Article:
Sherwood Brewer

"I never saw [Sherwood] make a mental mistake on the ballfield."

--Buck O'Neil, Sherwood's manager on the Kansas City Monarchs


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Sherwood Brewer, ca. 1993
(Brewer)

 

Negro Leaguer of the Month
May, 2003


Sherwood Brewer
Born: Aug. 16, 1923 in Clarksdale, Miss.
Died: April 22, 2003 in Chicago, IL.
Ht: 5'-8", Wt: 170
Batted and threw right.
Positions: shortstop, second base, third base, outfield, manager
Years: 1946-1954

Teams: New York Cubans, Harlem Globetrotters, Kansas City Monarchs, Indianapolis Clowns.

Sherwood Brewer was one of the good ones, and when he passed away in April of 2003 it was a sad time for many Negro League fans who adored Mr. Brewer.

Sherwood will always hold a special place in my heart because more than 10 years ago when I became interested in the Negro Leagues and wanted to interview some players, Sherwood was one of the nicest and most knowledgeable men I met, and was very generous with his time. The first time I called him, I woke him from a nap, yet he still talked with me for more than an hour.

From that time forward I considered Sherwood a good friend, and I sent him cigars several times over the years, and called him often to get his opinion on certain players. Sherwood was unique among Negro Leaguers in that he didn't always describe players as "the best ever." When Sherwood gave his opinion on a player, you could be guaranteed that there was a lot of thought behind it.

I last saw Sherwood at Double Duty's 100th birthday last July and, although he was recovering from cancer, he was still his usual friendly self. In short, as a person, Sherwood was a Hall of Famer!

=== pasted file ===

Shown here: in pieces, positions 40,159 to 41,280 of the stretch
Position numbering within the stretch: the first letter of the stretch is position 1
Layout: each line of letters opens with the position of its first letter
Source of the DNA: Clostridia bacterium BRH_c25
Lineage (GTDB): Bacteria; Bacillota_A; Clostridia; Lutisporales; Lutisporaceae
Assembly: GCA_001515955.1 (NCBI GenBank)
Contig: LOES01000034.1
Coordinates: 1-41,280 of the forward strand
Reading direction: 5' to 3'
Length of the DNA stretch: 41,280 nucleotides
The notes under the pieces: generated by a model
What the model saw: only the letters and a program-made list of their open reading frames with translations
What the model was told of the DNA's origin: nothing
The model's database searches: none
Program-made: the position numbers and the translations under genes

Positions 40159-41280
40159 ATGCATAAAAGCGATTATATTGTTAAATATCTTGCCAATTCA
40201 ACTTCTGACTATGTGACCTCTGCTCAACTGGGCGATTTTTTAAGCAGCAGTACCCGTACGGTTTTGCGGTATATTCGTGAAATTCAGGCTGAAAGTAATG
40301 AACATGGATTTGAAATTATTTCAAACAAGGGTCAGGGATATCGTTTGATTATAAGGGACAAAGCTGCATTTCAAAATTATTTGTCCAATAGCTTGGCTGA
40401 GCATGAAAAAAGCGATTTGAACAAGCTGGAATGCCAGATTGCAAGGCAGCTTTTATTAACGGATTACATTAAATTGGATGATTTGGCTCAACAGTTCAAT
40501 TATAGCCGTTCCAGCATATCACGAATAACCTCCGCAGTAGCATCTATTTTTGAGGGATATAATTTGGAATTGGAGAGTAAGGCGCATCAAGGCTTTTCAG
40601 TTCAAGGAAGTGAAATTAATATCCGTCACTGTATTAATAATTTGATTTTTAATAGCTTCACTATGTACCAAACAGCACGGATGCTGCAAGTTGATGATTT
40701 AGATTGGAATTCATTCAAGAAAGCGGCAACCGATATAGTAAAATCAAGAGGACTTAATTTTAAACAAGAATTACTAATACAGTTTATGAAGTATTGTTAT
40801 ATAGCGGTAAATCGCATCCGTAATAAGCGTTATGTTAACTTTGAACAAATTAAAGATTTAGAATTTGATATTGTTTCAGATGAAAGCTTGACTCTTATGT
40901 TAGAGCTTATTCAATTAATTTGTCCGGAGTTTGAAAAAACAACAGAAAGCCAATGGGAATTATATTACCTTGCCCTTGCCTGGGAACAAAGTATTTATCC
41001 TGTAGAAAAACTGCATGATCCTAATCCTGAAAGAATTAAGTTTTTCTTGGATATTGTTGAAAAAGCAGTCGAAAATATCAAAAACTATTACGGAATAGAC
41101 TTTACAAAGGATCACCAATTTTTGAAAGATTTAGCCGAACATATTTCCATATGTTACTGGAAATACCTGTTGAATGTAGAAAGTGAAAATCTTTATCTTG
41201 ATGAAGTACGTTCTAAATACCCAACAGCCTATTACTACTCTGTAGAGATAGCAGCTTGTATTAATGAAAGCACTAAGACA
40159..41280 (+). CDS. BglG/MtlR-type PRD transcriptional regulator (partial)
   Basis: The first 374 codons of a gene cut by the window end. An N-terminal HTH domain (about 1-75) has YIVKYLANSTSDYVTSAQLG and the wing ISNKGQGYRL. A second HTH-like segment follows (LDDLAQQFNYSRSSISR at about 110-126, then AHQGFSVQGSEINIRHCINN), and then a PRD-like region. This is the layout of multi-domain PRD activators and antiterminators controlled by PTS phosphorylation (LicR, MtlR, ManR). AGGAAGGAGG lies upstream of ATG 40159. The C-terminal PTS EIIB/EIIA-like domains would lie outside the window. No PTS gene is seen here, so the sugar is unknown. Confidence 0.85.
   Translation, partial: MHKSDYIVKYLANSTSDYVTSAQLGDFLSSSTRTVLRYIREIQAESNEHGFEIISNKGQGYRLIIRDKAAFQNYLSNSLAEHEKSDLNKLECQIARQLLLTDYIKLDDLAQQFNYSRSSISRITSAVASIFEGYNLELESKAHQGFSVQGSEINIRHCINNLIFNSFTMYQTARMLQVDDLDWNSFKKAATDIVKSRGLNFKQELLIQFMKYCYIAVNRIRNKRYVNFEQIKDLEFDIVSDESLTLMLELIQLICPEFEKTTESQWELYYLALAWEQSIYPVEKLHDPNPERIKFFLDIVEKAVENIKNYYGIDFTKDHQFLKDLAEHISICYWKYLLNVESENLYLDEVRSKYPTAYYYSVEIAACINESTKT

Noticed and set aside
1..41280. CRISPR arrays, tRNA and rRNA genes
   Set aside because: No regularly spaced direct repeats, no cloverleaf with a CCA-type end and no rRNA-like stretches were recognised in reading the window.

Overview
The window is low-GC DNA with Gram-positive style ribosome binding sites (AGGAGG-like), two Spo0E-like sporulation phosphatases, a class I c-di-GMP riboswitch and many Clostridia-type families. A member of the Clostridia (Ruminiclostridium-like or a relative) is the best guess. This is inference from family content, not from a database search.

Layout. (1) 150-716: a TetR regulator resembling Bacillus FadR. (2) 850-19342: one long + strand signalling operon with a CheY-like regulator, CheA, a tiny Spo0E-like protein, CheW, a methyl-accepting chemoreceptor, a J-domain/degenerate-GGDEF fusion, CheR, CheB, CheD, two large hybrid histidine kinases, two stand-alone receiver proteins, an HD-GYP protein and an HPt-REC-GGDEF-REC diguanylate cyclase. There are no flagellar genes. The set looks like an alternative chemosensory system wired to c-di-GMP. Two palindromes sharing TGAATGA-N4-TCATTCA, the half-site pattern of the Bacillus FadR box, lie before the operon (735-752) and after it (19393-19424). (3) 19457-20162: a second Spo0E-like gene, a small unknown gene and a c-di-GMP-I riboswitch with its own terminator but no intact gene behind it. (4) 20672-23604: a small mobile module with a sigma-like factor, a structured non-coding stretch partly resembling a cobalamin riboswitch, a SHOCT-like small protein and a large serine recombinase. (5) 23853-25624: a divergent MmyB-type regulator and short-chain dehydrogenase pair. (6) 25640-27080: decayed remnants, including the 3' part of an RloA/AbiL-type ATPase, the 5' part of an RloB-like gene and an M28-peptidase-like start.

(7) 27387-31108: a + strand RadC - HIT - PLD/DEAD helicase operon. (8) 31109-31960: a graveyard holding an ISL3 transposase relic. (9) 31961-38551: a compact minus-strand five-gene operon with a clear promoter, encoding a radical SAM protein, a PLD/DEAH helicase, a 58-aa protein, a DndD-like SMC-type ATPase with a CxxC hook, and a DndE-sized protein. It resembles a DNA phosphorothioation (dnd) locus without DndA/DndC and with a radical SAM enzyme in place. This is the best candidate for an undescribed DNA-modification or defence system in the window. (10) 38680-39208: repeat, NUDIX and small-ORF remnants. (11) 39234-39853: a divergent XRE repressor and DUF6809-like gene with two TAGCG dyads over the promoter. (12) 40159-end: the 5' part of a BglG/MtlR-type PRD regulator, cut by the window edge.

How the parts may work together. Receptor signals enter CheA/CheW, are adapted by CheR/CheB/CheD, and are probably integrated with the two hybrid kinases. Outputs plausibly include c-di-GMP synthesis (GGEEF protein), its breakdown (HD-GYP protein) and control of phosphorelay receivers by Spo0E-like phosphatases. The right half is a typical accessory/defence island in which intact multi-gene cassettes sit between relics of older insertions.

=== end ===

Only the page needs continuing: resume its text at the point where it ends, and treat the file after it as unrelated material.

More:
Now to Sherwood's career...

Sherwood desbribed himself this way:"I had a great arm, good speed and I was looked on mostly as a pretty sound player. No standout--I played everyday though. I was always a regular."

Modesty prevented Sherwood from talking a lot about his own abilities, but he was good enough to play in the East-West All-Star game in 1949 and went 1 for 2. He also was good enough to spend several years in the Minor Leagues, though he was already 30 when he got his first chance in Organized Baseball.

Sherwood grew up in the small railroad and mining town of Centralia, Missouri, 40 miles east of St. Louis. As a teenager, Brewer traveled to Fort Wayne, Indiana and worked at a foundry until he was drafted into the army.

Brewer was stationed in Saipan, near the Philippine Sea, and after the island was secured in July of 1944 there was a lot of baseball played among the soldiers, and Brewer was a standout.

When Brewer was discharged from the army, he was signed by the Harlem Globetrotter's baseball team managed by Paul Hardy and featuring sluggers Lester Lockett and Luke Easter. Brewer fancied himself a slugger too, despite his lack of size, and he blasted 17 homers in 1946, but batted under .250. He then decided to forgo the longball for base hits, and he became a tough singles and doubles hitter, usually in the .290-.320 range.

With the Globetrotters, track star Jesse Owens traveled with the team and would put on running exhibitions before games. For most of the year Brewer and teammate "Suitcase" Simpson, both speedsters, would race Owens, with a 10 yard headstart--they never beat Owens, even though it had been 10 years since he won Gold in the '36 Olympics.